We’re coming out of our shell this week as we explore “For the World Is Hollow and I Have Touched the Sky”!
Author Greg Cox returns to the show this week to discuss an episode of Star Trek: The Original Series that is full to bursting with innovative sci-fi ideas. The Enterprise has discovered an ancient civilization living in a hollow asteroid generation ship. Can Kirk and crew save the unknowing inhabitants from their fate or will they—and Dr. McCoy—see their journey end in destruction?
The short run of the Original Series was marked by unbridled creativity, with many episodes presenting multiple, original premises that made the nascent universe of Trek feel living and lived in. Supported by the work of contemporary sci-fi authors and creators, Star Trek delivered prime-time escapism that challenged the existing paradigm of sci-fi television. On this episode, we discuss the way in which TOS reflected the unbridled creativity of ’60s sci-fi, what makes a TOS story, layering multiple premises into a single episode, the attraction of generation ship stories, using religion as a mollifying social force, the technological status quo of the Trek galaxy, and the Original Series’ real opinion of utopias.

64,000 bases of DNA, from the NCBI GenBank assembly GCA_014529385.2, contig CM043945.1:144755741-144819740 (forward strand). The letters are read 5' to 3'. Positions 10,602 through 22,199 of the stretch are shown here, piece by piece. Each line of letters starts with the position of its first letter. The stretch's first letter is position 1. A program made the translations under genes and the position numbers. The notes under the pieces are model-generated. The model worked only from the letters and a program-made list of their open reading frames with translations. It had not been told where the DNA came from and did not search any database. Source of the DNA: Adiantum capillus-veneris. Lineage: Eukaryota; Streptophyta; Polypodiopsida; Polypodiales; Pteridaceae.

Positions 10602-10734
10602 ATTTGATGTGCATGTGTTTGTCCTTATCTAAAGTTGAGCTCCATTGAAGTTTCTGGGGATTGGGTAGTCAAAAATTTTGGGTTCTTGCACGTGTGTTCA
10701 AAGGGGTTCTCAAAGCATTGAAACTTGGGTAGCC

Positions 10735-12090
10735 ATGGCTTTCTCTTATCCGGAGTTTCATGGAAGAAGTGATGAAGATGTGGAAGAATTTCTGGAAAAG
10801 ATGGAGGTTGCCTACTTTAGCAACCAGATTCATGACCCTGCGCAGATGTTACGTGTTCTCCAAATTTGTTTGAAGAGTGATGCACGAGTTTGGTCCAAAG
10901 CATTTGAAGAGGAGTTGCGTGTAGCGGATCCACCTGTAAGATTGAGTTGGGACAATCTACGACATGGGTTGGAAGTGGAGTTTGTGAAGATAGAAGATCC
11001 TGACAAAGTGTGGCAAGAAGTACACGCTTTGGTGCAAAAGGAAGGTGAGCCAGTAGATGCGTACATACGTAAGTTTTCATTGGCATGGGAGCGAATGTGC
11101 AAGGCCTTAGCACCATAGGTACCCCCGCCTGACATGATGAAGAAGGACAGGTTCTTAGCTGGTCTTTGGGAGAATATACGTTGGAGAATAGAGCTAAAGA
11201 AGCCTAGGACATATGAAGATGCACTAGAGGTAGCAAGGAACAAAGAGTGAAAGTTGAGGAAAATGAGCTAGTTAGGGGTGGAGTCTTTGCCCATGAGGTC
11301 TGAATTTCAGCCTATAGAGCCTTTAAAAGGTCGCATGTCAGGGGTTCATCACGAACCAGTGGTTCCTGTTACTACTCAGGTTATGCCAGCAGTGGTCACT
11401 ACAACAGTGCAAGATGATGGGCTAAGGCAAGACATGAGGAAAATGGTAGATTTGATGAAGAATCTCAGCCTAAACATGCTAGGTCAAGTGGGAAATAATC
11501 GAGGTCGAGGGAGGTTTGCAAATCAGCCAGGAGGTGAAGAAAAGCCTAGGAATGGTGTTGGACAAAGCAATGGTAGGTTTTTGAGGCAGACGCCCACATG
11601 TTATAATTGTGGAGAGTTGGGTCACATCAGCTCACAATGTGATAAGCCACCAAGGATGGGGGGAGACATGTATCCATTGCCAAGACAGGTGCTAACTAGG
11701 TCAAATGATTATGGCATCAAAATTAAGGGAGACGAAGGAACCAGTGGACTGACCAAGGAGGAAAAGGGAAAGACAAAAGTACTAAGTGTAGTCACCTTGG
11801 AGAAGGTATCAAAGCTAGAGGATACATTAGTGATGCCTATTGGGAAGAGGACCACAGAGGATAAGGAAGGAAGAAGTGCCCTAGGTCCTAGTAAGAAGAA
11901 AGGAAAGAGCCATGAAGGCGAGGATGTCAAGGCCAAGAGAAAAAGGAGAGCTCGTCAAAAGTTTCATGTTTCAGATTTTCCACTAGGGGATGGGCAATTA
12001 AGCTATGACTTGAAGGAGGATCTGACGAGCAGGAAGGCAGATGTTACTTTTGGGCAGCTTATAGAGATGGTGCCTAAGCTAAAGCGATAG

We also discuss adding cyborgs to TOS, whether or not Catwoman can fly a helicopter, the lack of CPR in Trek, getting married for the hospice care, “have typewriter, will travel”, thumbing your nose at the Nuclear Age, classic full-sentence episode titles, pandemic storytelling, an “evenness of difference”, having Trek as your only credit, VHS board games, fascinating failures like Lynch’s Dune, “Man of Steel, Woman of Kleenex”, how to tell your congregation your god is just a computer, and once again we play the Starlost game!
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